Trump misinterprets the law and announces the reduction of two National Monuments
The president has paraphrased the Antiquities Act (1906) at his convenience to reduce the size of two national monuments and grant permission for the exploitation of the lands.
For anyone unfamiliar with US political history, listening to President Trump is a parallel reality professional course.
During Monday’s afternoon, the president gave a speech at the Utah State Capitol in Salt Lake City in which he announced the reduction of two national natural monuments in half, arguing that the previous administrations - read, Clinton and Obama - would have " overreached the Antiquities Act" by isolating large areas from mining production and other economic activities.
The presidential proclamations would reduce the Bears Ears Monument by 80% and the Grand Staircase-Escalante by 45%, in what will be known as the largest elimination of public land protection in US history, according to The Guardian.
"Some people think that the natural resources of Utah should be controlled by a small handful of very distant bureaucrats located in Washington," the president said. "And guess what? They’re wrong".
Trump's cure for these federal "overreach" is worse than the disease itself: it won’t be the families and communities of Utah who will take advantage of their land, but the large corporations of oil and gas, putting at risk large reserves of historical heritage.
The Antiquities Act was approved by Congress and signed by President Theodore Roosevelt in 1906, giving the American ruler the authority to create monuments on federal lands and protect important natural, cultural or scientific features. Its initial function was to protect the prehistoric ruins of Native Americans located in the federal lands in the West - such as Chaco Canyon, Devils Tower or Father Millet Cross - in an attempt to preserve the country's historical heritage.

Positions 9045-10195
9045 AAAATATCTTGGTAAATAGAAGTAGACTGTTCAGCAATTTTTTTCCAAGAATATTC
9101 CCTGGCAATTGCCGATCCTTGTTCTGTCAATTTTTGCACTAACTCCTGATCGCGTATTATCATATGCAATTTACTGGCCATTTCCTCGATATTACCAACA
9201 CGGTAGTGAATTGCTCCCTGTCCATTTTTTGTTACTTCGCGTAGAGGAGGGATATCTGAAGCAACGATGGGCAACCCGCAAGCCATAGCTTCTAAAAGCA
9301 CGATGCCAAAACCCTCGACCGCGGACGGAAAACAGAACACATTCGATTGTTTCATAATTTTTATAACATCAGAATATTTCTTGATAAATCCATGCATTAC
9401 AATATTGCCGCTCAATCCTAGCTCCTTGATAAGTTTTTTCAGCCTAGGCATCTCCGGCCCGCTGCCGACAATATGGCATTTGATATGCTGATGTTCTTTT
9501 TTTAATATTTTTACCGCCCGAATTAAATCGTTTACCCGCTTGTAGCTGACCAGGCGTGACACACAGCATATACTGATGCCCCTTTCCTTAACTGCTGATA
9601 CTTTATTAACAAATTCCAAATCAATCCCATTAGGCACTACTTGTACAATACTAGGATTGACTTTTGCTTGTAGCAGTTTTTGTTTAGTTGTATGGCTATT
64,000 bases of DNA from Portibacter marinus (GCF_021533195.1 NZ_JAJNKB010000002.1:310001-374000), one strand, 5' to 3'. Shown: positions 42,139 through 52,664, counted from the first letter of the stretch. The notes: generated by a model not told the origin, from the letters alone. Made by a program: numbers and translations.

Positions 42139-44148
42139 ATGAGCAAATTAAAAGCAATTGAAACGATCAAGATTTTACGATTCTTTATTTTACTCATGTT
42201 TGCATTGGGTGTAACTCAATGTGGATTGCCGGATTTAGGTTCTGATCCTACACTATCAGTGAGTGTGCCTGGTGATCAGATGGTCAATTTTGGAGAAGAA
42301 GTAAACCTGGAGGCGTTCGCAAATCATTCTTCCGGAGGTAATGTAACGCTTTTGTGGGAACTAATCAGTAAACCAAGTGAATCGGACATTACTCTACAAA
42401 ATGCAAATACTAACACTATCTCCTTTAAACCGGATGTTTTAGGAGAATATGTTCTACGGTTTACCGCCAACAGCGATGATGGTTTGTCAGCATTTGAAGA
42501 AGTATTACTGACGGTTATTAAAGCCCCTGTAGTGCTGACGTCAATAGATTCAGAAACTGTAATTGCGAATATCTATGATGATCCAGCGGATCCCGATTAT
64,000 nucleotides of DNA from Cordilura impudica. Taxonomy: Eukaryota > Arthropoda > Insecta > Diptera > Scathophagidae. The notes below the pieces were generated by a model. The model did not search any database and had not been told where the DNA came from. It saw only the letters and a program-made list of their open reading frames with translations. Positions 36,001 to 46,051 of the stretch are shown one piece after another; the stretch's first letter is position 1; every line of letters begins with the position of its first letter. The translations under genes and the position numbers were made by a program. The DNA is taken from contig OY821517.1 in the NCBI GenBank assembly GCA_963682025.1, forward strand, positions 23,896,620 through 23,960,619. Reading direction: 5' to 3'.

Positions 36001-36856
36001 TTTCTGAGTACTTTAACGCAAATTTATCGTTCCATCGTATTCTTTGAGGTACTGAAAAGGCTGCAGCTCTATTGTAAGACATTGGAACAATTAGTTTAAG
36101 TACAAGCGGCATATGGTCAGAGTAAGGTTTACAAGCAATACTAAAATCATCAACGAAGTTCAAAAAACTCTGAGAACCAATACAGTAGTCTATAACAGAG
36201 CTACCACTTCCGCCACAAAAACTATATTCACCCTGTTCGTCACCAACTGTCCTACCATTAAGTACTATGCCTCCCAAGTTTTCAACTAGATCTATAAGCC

On April 26 of this year, President Trump signed an executive order to revise this law and subsequently modify it, backing his decision on the promise of increasing economic production in the country.
"With the action I’m taking today, we will not only give back your voice over the use of this land, we will also restore your access and your enjoyment," the president said. "Public lands will once again be for public use because we know that people who are free to use and enjoy their land are the people most determined to conserve their land.”
But the ability to "conserve" the land when it comes to mining and exploitation is quite confusing. The president blames previous administrations for reserving power over the federal lands to a few and proposes to give a few others the ability to exploit monuments that represent the history of the entire nation.
Even when the interior secretary, Ryan Zinke - who has spearheaded the proposal for the reformation of the monuments - has assured that the case of Bears Ears and Grand Staircase-Escalante is not a matter of energy (as there is no oil or gas in Bears Ears), organizations like the Center for Biological Diversity have reported for years the presence of up to 12 abandoned mines between the monuments, as well as the production of gas and oil on the northern and eastern borders of the territory in question.
The Center has not wasted time and has organized a public lawsuit against the president for abuse of power and for the environmental risk that this measure could entail.
Research teams at MIT such as Mission 2016 - which carry out the development of action plans for renewable technologies and the preservation of the environment - explain that the damages caused by operations such as mining, which includes poisoning by minerals such as Asbestos, the contamination of water by waste, exposure to mercury and the severe impact on vegetation by exploitation, are irreparable and directly attack the flora and fauna, especially those in danger of extinction.
Also, the danger that this would entail for the heritage of the native tribes is imminent. The Navajo, Hopi, Pueblo of Zuni, Ute Mountain, and Ute Indians Tribes, consider the land of Bears Ears sacred, and that is why they fought for years to create the monument. According to Natalie Landreth, a lawyer with the Native American Rights Fund, the new law will be fought even harder.
This fight has been joined by several spokesmen of the Democratic Party, including Raul Grijalva of the House of Representatives and member of the Committee of Natural Resources. Grijalva assured that "this order to destroy our national monuments is as legally sound as the Muslim ban. Mr. Trump seems to take perverse joy in ignoring federal law and dismissing the wishes of Native American tribes, conservation leaders and millions of everyday Americans."